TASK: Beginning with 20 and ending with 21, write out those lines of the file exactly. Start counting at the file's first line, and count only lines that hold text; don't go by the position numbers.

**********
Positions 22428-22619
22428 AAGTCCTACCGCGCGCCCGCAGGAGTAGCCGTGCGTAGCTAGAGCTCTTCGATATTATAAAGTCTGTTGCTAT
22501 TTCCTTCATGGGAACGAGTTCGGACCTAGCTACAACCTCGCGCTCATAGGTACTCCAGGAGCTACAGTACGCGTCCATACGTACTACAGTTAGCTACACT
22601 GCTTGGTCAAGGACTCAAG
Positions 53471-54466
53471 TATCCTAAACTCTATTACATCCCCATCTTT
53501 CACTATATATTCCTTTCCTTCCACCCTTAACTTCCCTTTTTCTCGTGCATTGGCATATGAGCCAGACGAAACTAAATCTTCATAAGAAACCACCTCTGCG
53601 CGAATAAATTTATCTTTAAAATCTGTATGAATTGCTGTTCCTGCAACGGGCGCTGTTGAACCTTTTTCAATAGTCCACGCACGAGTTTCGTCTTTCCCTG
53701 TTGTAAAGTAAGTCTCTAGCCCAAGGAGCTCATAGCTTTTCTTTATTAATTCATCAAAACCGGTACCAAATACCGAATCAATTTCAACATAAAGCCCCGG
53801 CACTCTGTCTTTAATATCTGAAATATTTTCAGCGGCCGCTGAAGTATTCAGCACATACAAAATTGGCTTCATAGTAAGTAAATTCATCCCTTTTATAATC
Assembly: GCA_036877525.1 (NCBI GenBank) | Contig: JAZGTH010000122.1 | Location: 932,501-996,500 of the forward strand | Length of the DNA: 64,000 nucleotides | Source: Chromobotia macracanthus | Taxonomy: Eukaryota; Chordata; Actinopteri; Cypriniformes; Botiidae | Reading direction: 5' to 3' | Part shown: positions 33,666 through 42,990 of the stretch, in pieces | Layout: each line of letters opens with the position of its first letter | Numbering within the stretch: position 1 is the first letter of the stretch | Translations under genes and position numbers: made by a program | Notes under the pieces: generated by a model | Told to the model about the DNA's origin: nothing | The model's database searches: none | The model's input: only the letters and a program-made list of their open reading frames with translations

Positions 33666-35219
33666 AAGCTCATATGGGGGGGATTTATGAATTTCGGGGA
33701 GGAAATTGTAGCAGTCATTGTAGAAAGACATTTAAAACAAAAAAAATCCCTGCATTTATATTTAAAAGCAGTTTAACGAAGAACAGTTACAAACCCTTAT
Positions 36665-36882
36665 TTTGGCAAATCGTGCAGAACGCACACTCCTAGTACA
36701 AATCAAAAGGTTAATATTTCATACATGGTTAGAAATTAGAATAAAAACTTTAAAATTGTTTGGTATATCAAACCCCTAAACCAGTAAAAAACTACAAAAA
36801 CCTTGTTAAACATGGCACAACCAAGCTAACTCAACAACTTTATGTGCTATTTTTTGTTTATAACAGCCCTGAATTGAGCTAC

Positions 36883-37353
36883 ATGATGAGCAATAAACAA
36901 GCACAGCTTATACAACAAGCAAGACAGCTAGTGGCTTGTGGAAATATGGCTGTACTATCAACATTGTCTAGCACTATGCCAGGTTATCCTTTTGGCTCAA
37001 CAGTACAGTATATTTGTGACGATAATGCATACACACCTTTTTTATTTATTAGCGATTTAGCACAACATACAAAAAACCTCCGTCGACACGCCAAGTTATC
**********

36883 ATGATGAGCAATAAACAA
36901 GCACAGCTTATACAACAAGCAAGACAGCTAGTGGCTTGTGGAAATATGGCTGTACTATCAACATTGTCTAGCACTATGCCAGGTTATCCTTTTGGCTCAA